Saral Shrestha bypassed the green card process and earned his U.S. citizenship by joining the U.S. Military through a program called MAVNI. Learn more about this program and how it works.
Sgt. Saral Shrestha, above, receives his Soldier of the Year award from Vice Chief of Staff of the Army, Gen. Lloyd J. Austin III. (Dave Vergun-photo courtesy of the U.S. Army)
Saral Shrestha left his home country of Nepal in 2006 to pursue is college education in the United States. While studying computer information science networking at Bellevue University in Omaha, Nebraska on an F-1 visa, he heard about a new program called the Military Accessions Vital to the National Interest, also known as MAVNI, offered by the U.S. Military.
“I dreamed of joining the military when I was a kid,” Shrestha shared. “As I grew older, I got busy with school, jobs, and family. But since I was living as a foreign student, my dream almost seemed impossible. When the pilot program for MAVNI was initiated by the U.S. Army, I thought it was now or never.”
In 2009, with just some credit hours left to go to earn his degree, he joined the U.S. Army through MAVNI.
MAVNI gives the opportunity to certain legal non-citizens who are fully licensed health care professionals or who speak one of the 44 sought-after languages to join the U.S. Military. In return, they are naturalized as U.S. citizens.
“These soldiers help the Army maintain a constant state of readiness in strategic language capabilities in order to be prepared for current and future world-wide operations,” Hank Minitrez, Public Affairs Officer explained. “Additionally, the Army has always had a difficult time recruiting qualified healthcare professionals. MAVNI has increased the Army’s inventory of health care professionals in specialties with critical shortages needed to ensure the health and well-being of the Force.”
Shrestha qualified for MAVNI because he speaks several languages, including Nepalese and Urdu, a language common in Afghanistan and used in Pakistan.
“During my deployment in 2009 I mostly worked as a mechanic, but I did get a chance to translate and help my command,” Shrestha said.
International Student to U.S. Citizen was featured in the fall 2014 issue of ISV Magazine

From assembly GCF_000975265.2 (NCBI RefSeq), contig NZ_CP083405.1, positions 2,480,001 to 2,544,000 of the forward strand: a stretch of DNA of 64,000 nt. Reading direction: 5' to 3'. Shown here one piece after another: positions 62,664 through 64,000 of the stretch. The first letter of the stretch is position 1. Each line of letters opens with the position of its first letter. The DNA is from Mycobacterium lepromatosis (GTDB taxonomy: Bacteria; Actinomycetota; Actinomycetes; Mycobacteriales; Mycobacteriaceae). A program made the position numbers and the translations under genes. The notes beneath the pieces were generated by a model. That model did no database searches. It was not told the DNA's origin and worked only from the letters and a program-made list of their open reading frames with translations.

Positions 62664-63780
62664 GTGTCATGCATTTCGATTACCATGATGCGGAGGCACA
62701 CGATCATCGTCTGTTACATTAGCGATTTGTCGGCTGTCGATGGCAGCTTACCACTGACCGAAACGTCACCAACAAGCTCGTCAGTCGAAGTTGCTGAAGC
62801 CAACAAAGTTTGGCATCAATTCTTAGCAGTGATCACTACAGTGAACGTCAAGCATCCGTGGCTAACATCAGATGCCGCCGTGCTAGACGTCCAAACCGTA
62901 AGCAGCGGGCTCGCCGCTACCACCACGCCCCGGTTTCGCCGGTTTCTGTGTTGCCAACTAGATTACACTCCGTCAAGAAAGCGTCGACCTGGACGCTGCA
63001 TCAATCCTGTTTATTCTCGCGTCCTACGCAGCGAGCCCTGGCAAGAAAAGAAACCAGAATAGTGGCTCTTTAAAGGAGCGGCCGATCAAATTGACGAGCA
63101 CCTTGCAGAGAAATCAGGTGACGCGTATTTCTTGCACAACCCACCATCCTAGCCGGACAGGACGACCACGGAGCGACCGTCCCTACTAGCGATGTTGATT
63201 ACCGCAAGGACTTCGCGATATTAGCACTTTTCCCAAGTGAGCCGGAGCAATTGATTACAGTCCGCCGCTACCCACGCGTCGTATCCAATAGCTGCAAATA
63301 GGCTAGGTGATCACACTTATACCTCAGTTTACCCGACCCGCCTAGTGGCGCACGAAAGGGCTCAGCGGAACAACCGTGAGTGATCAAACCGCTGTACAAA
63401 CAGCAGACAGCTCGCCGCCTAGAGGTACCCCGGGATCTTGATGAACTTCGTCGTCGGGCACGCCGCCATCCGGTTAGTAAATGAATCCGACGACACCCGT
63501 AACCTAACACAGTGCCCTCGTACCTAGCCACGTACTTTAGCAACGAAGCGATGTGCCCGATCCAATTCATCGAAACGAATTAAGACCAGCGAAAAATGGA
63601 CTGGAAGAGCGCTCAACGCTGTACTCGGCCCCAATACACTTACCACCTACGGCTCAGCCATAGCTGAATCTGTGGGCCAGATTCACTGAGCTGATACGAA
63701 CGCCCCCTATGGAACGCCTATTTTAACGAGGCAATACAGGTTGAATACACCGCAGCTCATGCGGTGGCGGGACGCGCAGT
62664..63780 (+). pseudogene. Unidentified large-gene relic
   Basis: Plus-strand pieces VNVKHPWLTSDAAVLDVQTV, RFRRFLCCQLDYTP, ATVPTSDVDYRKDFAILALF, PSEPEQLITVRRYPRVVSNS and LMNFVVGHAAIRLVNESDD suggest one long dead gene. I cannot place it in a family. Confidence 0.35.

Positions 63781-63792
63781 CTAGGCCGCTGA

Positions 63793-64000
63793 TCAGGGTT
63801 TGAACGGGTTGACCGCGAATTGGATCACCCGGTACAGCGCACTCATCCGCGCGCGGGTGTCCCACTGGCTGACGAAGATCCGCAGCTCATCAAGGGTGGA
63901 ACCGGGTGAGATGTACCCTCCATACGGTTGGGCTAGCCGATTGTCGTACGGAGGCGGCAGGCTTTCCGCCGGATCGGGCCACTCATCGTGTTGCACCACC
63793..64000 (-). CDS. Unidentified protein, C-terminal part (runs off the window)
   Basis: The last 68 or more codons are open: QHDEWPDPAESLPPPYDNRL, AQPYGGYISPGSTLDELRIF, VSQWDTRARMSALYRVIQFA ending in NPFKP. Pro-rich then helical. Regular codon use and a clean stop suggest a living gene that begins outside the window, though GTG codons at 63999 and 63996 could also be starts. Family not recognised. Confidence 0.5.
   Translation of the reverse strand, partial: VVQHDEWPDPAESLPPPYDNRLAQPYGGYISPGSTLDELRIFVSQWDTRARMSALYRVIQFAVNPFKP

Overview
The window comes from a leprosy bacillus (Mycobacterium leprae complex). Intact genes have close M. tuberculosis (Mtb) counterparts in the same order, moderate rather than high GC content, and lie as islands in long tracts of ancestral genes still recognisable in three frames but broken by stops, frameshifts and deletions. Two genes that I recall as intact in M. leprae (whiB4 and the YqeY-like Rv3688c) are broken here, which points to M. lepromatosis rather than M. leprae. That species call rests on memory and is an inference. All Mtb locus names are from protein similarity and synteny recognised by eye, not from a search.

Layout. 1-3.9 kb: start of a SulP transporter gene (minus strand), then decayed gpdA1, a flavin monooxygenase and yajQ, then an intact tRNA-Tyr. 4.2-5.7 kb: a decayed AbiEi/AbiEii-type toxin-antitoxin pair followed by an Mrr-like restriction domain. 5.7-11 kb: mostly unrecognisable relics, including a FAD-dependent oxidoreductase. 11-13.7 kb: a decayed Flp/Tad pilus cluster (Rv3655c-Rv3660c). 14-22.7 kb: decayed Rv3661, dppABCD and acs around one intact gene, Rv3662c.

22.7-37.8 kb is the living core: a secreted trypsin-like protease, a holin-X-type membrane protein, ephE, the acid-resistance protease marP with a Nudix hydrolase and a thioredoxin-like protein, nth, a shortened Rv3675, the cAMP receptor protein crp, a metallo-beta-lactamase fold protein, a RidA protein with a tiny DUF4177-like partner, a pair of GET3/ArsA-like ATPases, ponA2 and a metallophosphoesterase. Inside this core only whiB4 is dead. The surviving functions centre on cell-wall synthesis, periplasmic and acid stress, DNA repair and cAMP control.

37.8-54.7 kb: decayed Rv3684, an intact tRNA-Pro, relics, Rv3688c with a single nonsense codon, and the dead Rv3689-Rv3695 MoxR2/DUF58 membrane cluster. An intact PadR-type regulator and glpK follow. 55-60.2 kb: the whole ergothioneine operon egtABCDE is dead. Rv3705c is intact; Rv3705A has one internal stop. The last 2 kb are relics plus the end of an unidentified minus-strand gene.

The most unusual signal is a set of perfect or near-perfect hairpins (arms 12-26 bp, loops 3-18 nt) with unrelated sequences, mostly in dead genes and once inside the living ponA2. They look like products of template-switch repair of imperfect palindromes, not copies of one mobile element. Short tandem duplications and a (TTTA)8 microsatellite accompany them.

The Office of the Secretary of Defense authorized the start of MAVNI on February 23, 2009 as a one-year temporary program. According to Minitrez, soon after MAVNI was initiated it was put on hold for two years while mandatory enhanced security screening measures were put into place. MAVNI was renewed on September 27, 2012 for two additional years. Currently, the program is up for renewal again.
“It is unclear if MAVNI will be renewed for another year, the Office of the Secretary of Defense is currently looking to extend the program,” Minitrez explained. “MAVNI cannot be made a permanent program because in peacetime there is no means for non-green card holders to naturalize. Only during wartime (when an executive order is in effect stating that the U.S. is in armed conflict with a hostile foreign force) can non-green card holders naturalize. Therefore, when the Executive order is revoked, for practical purposes, the MAVNI program may have to end.”
For many international students, such as Shrestha, the opportunity earn U.S. citizenship through serving in the military is irreplaceable. The same day Shrestha graduated from basic training, he was naturalized as a U.S. citizen.
“This was the day when I felt I made something out of my life,” Shrestha shared. “When I became a U.S. citizen, I felt I earned it. Many people take it for granted, but to me, being a U.S. citizen was the fruit of my struggle and dedication to this country.”
Shrestha’s dedication and hard work also earned him the title of 2012 Soldier of the Year.
“I have encountered many students who are interested in MAVNI, but are not committed enough,” Shrestha said. “They key words are dedication, resilience, and being proactive. Stay strong and keep applying.”
Who Qualifies to Join the U.S. Military Through MAVNI? 4 Steps to Qualification
1. Non-immigrants who have the following visas/status
Treaty investor: E-2
Non-immigrant student: F-1, F-2 (dependent of F-1)
Exchange visitor: J-1, J-2 (dependent of J-1)
Vocational student: M-1
Non-immigrant worker: H-1B, H-2B, H-4 (dependent of H-1B)
Media: I (letter i)
Intra-company transferee: L-1, L-2 (dependent of L-2)
Extraordinary ability: O-1
Religious worker: R-1, R-2 (dependent of R-1)
Victim of human trafficking: T-3
Victim of criminal activity: U-2
Asylee, Refugee: Temporary Protected Status (TPS)
*As of September 2014, individuals pursuant of Deferred Action of Childhood Arrivals (DACA) are also eligible to apply.
2. Time in the United States of America
While being on a non-immigrant visa/status, you must reside in the United States for at least two years without having any single absence from the country for more than 90 days.
3. Expert in one of the following languages and associated cultures (will be tested for proficiency)
4. Applicant must have a high school diploma and a qualifying score on the Armed Forces Qualification Test (AFQT)
The U.S. Military is currently recruiting the following medical specialties through MAVNI
Are You Qualified and Want to Learn More?
Deadline to apply is September 2016. It will be determined then if MAVNI will be renewed.